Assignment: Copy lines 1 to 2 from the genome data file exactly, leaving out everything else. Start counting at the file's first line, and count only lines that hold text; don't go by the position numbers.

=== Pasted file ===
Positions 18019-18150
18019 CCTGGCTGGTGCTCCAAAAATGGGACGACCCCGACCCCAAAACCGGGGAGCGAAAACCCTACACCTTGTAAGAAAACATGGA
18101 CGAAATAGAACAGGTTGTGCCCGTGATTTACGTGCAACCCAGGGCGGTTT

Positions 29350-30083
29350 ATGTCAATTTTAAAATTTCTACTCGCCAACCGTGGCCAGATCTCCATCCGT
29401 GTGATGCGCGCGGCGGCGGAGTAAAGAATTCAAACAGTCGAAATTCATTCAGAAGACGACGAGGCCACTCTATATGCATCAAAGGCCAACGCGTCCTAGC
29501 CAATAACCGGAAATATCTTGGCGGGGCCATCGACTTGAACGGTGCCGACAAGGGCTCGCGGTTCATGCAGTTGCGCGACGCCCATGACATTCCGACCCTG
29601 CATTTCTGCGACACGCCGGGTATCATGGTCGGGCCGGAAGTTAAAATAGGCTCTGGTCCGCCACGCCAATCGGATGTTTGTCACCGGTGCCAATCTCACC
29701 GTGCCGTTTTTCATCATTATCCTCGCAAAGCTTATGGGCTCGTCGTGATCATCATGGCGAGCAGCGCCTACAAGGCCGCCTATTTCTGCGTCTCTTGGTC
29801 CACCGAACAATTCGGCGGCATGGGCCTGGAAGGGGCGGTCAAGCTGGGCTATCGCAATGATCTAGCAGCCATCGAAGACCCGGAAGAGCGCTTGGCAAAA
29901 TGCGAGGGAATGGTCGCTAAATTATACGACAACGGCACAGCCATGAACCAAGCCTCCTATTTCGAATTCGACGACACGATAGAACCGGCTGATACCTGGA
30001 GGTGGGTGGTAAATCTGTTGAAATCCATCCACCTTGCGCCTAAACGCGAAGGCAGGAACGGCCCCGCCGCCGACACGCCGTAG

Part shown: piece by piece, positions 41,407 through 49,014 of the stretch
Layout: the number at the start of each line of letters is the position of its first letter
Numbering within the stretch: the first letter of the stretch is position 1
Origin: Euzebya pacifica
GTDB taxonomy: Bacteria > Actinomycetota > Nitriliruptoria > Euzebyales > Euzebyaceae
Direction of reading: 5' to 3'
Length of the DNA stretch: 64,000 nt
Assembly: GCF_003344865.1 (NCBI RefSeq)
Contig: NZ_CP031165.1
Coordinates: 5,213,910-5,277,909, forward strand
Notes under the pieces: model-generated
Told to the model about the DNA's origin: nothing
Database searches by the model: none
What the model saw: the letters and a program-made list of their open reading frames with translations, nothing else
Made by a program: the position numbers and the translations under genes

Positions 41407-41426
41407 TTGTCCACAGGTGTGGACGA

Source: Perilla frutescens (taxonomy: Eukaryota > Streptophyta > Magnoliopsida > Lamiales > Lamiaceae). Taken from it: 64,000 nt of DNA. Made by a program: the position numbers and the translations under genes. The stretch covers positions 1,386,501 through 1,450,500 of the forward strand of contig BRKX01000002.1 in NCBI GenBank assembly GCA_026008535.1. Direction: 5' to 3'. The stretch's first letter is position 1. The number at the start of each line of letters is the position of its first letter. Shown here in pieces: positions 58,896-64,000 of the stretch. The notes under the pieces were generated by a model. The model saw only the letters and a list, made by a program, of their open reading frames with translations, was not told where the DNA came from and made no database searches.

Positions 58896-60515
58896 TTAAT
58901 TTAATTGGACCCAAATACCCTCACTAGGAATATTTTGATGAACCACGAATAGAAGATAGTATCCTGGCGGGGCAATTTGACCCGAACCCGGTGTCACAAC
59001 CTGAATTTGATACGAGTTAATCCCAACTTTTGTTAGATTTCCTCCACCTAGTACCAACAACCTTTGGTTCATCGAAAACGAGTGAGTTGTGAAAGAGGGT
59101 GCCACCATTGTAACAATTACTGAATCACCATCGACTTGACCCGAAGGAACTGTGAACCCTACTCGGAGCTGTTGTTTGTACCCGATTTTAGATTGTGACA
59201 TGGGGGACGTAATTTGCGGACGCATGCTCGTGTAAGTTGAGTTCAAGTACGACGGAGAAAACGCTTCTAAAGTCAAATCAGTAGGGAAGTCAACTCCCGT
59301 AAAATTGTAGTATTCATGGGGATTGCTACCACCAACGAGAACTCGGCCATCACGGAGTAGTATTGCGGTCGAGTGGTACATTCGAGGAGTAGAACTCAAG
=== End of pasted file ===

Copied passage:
Positions 18019-18150
18019 CCTGGCTGGTGCTCCAAAAATGGGACGACCCCGACCCCAAAACCGGGGAGCGAAAACCCTACACCTTGTAAGAAAACATGGA